The summer hikes take on a different personality than the dark, winter hikes. It can often still be very hot when we begin the hikes at 6:30, and it stays light much longer. The knit hats, scarves, and gloves of the winter hikes are replaced by light t-shirts and shorts. There’s a more festive, relaxed spirit on the summer hikes, and the trees and mountains that appear so foreboding in the dark are golden in the sun; there’s less mystery and danger, and more of a lighthearted, summer vacation feeling in the air.


Feast by Moonlight

When we reach the designated spot for the snack share (usually about a third of the way through the hike), we eat. Our hike leader, Jim, brings a table cloth and a couple of small lanterns, and everyone brings food and/or drink to share. Jim’s specialty is chimichangas (they go quickly; after hiking for a few miles, most people are hungry for something more substantial than cookies and chips). I will usually bring something to drink, and so will a few others (it all somehow gets consumed).


There are the usual Trader Joe’s chips and dip and cookies, as well as homemade treats, like Adam’s cranberry sauce. Sharing food and drink with others in the mountains, under the moonlight, seems somehow like an ancient, primal ritual. (Or so it does, until Jim starts playing his often-mocked 80’s playlist on his phone.) We’re careful to pack out everything we brought, leaving no Daisy cup or wrapper or paper towel behind.

It’s March 20, and our hikes have been cancelled two weeks in a row because of rain. Of course we always need rain in southern California (despite the havoc it brings), but I miss our hikes. It’s my mid-week escape from the busy work week into nature (albeit in a controlled, safe environment), adding a bit of fun, adventure, and much-needed exercise to my routine. I enjoy the camaraderie, the beauty of the California hillsides, the socializing and the feasting – and now that it’s Daylight Saving time, I’ll be able to enjoy more of it during the daylight. Hopefully next week’s hike will happen, and when it does, the hills will be bright green from the recent rains, the wildflowers abundant, and the air fresh and clean.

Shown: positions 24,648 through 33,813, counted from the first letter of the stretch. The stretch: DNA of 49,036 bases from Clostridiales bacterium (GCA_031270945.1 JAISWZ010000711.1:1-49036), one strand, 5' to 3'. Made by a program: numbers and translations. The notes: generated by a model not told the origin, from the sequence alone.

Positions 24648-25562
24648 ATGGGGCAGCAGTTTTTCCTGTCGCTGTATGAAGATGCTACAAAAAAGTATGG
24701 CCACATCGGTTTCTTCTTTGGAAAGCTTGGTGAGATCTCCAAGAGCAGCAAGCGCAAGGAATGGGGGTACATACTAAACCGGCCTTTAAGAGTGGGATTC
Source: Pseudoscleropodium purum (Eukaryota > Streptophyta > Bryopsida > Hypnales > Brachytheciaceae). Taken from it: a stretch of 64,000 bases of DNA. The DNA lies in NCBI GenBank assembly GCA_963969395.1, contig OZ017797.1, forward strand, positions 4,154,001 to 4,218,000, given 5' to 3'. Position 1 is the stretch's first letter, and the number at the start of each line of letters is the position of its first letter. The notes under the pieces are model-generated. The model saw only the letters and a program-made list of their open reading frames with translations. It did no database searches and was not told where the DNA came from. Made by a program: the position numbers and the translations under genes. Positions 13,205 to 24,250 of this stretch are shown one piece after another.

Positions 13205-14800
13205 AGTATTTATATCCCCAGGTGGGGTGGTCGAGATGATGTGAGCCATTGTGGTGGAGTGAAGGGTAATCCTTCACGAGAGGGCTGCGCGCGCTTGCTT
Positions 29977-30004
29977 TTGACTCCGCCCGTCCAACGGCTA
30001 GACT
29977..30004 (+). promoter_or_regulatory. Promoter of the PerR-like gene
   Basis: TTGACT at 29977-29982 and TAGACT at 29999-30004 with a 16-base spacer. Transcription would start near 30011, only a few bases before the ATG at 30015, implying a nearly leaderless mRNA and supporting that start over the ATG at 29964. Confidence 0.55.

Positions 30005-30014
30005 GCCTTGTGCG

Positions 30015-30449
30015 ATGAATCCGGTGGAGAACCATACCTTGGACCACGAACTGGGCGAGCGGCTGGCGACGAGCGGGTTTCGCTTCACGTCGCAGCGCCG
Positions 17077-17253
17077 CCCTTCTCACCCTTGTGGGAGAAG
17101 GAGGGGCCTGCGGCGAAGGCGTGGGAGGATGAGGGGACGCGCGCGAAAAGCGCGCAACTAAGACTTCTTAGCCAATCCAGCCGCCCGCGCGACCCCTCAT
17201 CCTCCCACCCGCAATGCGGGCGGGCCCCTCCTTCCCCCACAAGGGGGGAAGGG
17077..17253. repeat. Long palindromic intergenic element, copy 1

Leaving Los Angeles (sort of)

First published 4/24/16


When my husband Dave and I lived in mid-city Los Angeles, we would often escape to Ventura for a quick weekend getaway.

We liked the downtown section with its shops, restaurants and antiques. The ocean air. The slower pace.

When we came back home, I felt claustrophobic, like I couldn’t breathe.

I loved the history and architecture of our mid-city neighborhood. We lived within walking distance of LACMALittle Ethiopia and the Farmer’s Market.  I also loved our 1938 apartment, with its hardwood floors, tall ceilings and crown molding, and the fairy tale “cottage” look of some of the 1930’s houses in our neighborhood, known as “Storybook Architecture” – an L.A. architectural anomaly of the 20’s and 30’s. (These adorable little “cottages,” unfortunately, start selling at around $800,000.)

I also liked the sense of community in our immediate neighborhood, known as Wilshire Vista; it felt like a little city within an enormous one. Every October, the city would block off the streets, and hold a Halloween fair for the kids. There was also an annual festival in Little Ethiopia, with bands, food and street vendors. It was an old, established neighborhood; it had tree-lined streets and many families, and after having lived in some rough parts of Hollywood, I felt fortunate to live there.

But there were too many damned cars.

What should have been short, simple errands became sheer tests of patience, will and determination – sitting in an endless line of cars just to get into a parking lot, or circling parking lots in vain for twenty minutes – just to pick up groceries.

And the eight-mile drive home from my work in Santa Monica often took an hour or more. I tried every available route – freeways and surface streets – taking the advice of friends and co-workers. “Oh, I usually take Olympic the whole way.” “Take Pico to Centinela . . .” Every conversation sounded like “The Californians” SNL skit – the skit that will go down in history with Angelenos as painfully funny.

When we could, we would walk or ride our bikes, always a preferable option. We’d embark on what I called our Death Ride to Trader Joe’s on our bikes, up Fairfax, to avoid being trapped in our car in traffic. Despite the danger (or maybe because of it?) it was fun, and being on our bikes gave us a sense of freedom, as we zoomed past frustrated drivers sitting miserably in traffic.